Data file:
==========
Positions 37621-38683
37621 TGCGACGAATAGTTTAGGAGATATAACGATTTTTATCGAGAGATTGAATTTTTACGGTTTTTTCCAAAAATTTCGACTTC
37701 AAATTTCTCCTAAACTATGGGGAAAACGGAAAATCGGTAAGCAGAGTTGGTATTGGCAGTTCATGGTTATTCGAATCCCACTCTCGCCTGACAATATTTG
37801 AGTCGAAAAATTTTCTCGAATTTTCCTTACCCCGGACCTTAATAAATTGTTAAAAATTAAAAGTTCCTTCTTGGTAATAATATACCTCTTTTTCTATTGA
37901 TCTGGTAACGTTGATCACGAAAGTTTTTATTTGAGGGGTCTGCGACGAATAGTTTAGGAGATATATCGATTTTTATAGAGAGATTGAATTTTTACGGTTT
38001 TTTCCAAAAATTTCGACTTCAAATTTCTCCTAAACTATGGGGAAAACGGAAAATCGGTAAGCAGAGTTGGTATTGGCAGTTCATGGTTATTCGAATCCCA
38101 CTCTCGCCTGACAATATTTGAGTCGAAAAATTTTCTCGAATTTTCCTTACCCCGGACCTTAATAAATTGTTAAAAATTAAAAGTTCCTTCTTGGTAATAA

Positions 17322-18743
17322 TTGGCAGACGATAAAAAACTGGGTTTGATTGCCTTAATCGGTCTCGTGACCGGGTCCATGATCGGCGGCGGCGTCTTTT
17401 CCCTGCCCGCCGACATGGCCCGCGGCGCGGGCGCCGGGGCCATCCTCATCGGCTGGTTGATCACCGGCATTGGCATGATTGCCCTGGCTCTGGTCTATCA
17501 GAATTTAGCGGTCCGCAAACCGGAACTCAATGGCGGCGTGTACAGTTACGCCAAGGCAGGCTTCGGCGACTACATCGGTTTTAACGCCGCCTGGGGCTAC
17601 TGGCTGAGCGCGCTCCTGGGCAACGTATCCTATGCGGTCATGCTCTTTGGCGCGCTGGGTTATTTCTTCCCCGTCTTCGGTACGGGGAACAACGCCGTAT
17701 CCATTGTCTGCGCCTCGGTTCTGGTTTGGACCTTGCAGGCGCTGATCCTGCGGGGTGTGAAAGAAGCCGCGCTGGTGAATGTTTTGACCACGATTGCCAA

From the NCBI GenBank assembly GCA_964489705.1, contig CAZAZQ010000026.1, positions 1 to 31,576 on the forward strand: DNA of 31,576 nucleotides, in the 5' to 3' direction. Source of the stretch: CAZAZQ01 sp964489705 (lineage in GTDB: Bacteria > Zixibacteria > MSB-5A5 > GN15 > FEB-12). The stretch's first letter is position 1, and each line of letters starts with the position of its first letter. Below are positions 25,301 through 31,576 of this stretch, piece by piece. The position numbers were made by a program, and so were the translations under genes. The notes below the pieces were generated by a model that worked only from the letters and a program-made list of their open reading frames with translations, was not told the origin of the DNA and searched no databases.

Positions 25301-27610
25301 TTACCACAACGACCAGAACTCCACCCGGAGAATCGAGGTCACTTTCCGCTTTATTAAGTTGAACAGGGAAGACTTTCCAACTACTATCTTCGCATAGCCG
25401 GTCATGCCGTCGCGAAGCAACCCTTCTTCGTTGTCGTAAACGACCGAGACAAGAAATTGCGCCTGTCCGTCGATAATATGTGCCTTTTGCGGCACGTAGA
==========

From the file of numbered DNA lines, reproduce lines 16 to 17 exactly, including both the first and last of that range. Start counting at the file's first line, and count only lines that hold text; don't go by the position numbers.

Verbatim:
25301 TTACCACAACGACCAGAACTCCACCCGGAGAATCGAGGTCACTTTCCGCTTTATTAAGTTGAACAGGGAAGACTTTCCAACTACTATCTTCGCATAGCCG
25401 GTCATGCCGTCGCGAAGCAACCCTTCTTCGTTGTCGTAAACGACCGAGACAAGAAATTGCGCCTGTCCGTCGATAATATGTGCCTTTTGCGGCACGTAGA